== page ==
NCSC Delegates Back Measures to Ease Education Debt, Retain New Physicians

May 05, 2010 06:10 pm Barbara Bein Kansas City, Mo. –

Special constituency official chapter representatives who attended the AAFP's 2010 National Conference of Special Constituencies, or NCSC, here on April 29-May 1 came together on measures that aim to ease medical education debt and encourage students to choose family medicine.

The delegates also adopted proposals that seek to increase and retain new physicians in the AAFP and to help international medical graduates, or IMGs, obtain clinical experience and enter family medicine residencies.

Unless specifically referred to the Board of Directors or the Congress of Delegates, adopted resolutions are distributed to AAFP commissions for additional analysis and recommendations for Board action.

Madalyn Schaefgen, M.D., a women's constituency representative, testifies during the 2010 National Conference of Special Constituencies in favor of the AAFP partnering with businesses to fund scholarships for medical students who agree to choose family medicine as their specialty.

Partnering With Businesses to Benefit Medical Students

On April 30, the Reference Committee on Education heard testimony on a resolution from the women's constituency that asked the AAFP to evaluate creating a partnership with businesses to fund scholarships for medical students interested in family medicine.

In its report, the committee agreed that such debt assistance would help more students choose this career, but it had concerns about engaging directly with industry.

Instead, the committee proposed that the Academy evaluate the creation of such a partnership with businesses through the Patient-Centered Primary Care Collaborative(, a 600-member coalition of employers, consumer groups, health plans, labor unions, health professional organizations and other groups. The Academy is an active member of the PCPCC.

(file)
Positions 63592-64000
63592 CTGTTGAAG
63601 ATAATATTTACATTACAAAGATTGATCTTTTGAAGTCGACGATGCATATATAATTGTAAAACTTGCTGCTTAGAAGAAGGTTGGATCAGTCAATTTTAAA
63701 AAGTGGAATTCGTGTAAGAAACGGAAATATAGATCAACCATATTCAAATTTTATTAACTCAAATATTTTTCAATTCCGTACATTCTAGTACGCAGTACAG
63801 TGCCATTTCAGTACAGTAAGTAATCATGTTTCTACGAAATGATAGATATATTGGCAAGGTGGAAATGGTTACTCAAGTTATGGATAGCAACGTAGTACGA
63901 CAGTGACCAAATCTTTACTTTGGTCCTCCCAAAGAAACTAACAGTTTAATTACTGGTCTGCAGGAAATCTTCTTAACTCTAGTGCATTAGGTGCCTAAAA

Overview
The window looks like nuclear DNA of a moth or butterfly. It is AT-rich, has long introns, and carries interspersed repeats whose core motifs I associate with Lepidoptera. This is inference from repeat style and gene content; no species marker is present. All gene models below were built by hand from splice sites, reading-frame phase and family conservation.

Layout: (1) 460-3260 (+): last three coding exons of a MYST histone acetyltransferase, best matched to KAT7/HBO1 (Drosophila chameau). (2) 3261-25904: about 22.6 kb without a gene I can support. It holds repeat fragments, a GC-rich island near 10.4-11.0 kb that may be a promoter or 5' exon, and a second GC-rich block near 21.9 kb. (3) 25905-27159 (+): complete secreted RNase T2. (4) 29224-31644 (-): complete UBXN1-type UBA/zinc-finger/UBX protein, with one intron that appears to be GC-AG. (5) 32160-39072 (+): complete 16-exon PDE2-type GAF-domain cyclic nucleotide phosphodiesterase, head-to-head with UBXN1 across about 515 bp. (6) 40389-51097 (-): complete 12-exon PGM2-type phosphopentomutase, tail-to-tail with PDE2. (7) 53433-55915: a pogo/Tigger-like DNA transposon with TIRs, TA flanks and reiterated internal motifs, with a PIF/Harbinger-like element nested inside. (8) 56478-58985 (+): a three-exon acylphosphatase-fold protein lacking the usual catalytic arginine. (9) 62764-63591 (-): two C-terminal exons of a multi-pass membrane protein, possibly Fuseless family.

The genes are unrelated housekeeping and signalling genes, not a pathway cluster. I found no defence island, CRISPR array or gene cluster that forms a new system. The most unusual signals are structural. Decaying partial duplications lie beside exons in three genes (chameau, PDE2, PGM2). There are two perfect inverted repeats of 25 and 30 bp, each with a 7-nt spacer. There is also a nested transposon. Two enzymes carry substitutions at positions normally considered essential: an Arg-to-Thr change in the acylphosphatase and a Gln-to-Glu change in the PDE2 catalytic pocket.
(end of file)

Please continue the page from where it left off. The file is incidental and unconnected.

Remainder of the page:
But one of the co-authors of the original resolution, Madalyn Schaefgen, M.D., of Allentown, Pa., representing the women's constituency, said in the May 1 business session that the partnership should be open to all businesses, as initially proposed.

"They should be able to help out students and encourage them to go into family medicine," she said. "We're in a crisis right now, and we need to have more family medicine doctors. This would be one way to encourage more people to go into family medicine."

Speaking for the substitute resolution, however, Ravi Shah, M.D., of Chicago, a representative of the gay, lesbian, bisexual and transgender constituency, had no argument with the incentive of scholarships, but said it would be better for the Academy to go with the already established PCPCC. The delegates agreed, adopting the substitute measure.

Providing Student Debt Relief, Retaining Members

In keeping with the goal of easing medical education debt, delegates asked the AAFP to encourage sharing between constituent chapters regarding successful state loan repayment programs. In addition, delegates said the Academy should provide chapters with lobbying tools to help them advocate the creation of new and the continuation of existing repayment programs at the state level. They also called for the AAFP to educate members about loan repayment opportunities available nationally.